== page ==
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Inheritance Of Rootstock Effects In Avocado (Persea Americana Mill.) Cv. Hass

Paula H. Reyes-Herrera, Laura Muñoz-Baena, Valeria Velásquez-Zapata, Laura Patiño, Oscar A. Delgado-Paz, Cipriano A. Díaz-Diez, Alejandro A. Navas-Arboleda, Andrés J. Cortés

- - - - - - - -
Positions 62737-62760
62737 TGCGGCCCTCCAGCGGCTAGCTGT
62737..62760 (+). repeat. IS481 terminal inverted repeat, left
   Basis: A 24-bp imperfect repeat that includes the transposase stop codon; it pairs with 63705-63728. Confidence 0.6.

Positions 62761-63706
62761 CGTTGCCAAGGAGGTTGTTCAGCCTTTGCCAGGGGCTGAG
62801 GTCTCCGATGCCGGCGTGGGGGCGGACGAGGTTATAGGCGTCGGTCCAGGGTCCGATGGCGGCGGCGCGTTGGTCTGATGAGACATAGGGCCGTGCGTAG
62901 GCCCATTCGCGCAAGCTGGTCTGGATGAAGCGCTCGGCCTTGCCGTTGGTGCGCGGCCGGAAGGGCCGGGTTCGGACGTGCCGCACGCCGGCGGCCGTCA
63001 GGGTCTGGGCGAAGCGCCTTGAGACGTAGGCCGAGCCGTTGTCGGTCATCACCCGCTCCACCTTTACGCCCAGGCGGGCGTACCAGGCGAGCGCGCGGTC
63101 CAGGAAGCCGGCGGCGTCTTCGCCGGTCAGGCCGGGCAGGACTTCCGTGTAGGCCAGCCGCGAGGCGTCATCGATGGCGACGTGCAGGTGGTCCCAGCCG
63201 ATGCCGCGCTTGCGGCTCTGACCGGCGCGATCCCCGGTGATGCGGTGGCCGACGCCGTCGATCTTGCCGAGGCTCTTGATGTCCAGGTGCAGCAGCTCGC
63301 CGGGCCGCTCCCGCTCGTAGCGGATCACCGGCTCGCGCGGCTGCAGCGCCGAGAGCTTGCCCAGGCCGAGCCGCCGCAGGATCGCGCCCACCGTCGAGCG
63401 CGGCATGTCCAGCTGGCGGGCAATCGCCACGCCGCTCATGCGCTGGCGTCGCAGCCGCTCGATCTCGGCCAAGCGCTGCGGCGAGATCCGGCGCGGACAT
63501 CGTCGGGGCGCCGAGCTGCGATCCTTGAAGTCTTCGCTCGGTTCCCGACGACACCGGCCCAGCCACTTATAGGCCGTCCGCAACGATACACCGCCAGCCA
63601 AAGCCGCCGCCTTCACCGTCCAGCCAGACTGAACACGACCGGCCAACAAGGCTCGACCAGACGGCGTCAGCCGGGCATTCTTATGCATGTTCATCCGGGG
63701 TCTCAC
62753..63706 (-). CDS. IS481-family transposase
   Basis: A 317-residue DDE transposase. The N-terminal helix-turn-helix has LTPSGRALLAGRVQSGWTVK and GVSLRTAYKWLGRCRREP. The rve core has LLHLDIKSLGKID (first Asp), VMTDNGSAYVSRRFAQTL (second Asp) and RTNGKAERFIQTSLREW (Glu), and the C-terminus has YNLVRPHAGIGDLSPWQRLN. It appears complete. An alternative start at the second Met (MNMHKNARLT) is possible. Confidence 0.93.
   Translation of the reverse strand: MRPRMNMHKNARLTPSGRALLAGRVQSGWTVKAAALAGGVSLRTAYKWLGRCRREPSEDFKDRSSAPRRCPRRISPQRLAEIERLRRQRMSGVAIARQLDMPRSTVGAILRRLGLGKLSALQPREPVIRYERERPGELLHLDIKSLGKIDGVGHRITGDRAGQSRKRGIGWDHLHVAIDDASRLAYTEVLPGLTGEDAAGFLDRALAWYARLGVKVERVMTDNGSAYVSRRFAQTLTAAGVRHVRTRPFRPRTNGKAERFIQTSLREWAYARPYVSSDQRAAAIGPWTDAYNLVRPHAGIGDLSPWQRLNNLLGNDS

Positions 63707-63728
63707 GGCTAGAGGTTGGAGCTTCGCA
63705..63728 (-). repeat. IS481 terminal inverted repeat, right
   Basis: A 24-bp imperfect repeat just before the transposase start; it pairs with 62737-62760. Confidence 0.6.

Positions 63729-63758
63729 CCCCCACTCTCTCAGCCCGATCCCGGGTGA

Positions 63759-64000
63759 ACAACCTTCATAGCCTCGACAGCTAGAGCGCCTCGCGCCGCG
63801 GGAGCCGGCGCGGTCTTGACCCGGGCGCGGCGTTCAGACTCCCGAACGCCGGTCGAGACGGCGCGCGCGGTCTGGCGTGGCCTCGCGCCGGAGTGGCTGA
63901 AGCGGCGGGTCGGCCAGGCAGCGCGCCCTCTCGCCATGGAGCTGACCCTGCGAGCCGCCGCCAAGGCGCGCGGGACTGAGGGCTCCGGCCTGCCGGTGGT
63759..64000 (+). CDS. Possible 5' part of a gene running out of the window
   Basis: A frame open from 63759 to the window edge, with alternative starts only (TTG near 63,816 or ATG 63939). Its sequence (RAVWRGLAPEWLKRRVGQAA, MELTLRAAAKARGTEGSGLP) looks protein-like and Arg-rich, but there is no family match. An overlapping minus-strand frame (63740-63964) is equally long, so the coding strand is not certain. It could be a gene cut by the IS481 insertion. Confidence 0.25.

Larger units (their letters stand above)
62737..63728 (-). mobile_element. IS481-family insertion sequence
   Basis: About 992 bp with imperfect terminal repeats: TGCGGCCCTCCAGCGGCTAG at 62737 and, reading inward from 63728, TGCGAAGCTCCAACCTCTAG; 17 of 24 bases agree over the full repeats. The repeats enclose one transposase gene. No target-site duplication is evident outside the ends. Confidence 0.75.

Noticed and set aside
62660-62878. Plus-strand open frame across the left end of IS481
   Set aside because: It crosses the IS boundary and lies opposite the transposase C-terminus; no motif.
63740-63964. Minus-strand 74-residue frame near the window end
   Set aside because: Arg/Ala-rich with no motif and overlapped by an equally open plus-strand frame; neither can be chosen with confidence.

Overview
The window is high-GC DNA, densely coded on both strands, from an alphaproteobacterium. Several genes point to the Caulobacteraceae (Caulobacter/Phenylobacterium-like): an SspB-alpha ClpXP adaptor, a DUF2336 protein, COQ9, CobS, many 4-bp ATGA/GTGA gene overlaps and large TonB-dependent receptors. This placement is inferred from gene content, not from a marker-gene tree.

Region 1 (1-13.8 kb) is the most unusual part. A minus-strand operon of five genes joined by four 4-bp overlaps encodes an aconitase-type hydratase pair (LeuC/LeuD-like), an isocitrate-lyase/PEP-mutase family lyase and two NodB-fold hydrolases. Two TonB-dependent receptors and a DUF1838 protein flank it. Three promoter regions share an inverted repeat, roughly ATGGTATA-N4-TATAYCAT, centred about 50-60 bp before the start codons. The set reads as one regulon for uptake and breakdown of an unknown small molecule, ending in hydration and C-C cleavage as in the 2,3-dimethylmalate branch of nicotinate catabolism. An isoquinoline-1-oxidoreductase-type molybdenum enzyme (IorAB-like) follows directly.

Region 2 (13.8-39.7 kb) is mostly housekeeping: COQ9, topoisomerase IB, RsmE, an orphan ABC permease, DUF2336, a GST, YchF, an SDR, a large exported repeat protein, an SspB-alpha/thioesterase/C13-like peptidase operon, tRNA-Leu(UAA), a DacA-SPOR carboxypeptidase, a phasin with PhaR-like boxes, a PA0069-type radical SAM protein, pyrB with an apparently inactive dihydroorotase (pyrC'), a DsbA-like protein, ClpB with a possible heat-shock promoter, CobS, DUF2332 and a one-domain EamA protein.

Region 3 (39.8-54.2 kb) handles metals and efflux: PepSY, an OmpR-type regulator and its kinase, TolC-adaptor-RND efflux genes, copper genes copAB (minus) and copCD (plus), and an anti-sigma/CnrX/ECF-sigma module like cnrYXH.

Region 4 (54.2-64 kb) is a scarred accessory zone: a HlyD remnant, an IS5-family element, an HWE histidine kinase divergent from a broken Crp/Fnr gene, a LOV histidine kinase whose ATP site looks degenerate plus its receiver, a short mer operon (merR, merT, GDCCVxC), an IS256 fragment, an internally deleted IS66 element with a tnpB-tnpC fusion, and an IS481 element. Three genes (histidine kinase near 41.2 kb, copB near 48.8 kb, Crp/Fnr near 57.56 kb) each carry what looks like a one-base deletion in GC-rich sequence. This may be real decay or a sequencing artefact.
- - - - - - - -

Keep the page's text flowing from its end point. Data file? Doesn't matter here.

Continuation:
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Grafting is typically utilized to merge adapted seedling rootstocks with highly productive clonal scions. This process implies the interaction of multiple genomes to produce a unique tree phenotype. However, the interconnection of both genotypes obscures individual contributions to phenotypic variation (rootstock-mediated heritability), hampering tree breeding. Therefore, our goal was to quantify the inheritance of seedling rootstock effects on scion traits using avocado (Persea americana Mill.) cv. Hass as a model fruit tree. We characterized 240 diverse rootstocks from 8 avocado cv. Hass orchards with similar management in three regions of the province of Antioquia, northwest Andes of Colombia, using 13 microsatellite markers simple sequence repeats (SSRs). Parallel to this, we recorded 20 phenotypic traits (including morphological, biomass/reproductive, and fruit yield and quality traits) in the scions for 3 years (2015–2017). Relatedness among rootstocks was inferred through the genetic markers and inputted in a “genetic prediction” model to calculate narrow-sense heritabilities (h2) on scion traits. We used three different randomization tests to highlight traits with consistently significant heritability estimates. This strategy allowed us to capture five traits with significant heritability values that ranged from 0.33 to 0.45 and model fits (r) that oscillated between 0.58 and 0.73 across orchards. The results showed significance in the rootstock effects for four complex harvest and quality traits (i.e., total number of fruits, number of fruits with exportation quality, and number of fruits discarded because of low weight or thrips damage), whereas the only morphological trait that had a significant heritability value was overall trunk height (an emergent property of the rootstock–scion interaction). These findings suggest the inheritance of rootstock effects, beyond root phenotype, on a surprisingly wide spectrum of scion traits in “Hass” avocado. They also reinforce the utility of polymorphic SSRs for relatedness reconstruction and genetic prediction of complex traits. This research is, up to date, the most cohesive evidence of narrow-sense inheritance of rootstock effects in a tropical fruit tree crop. Ultimately, our work highlights the importance of considering the rootstock–scion interaction to broaden the genetic basis of fruit tree breeding programs while enhancing our understanding of the consequences of grafting.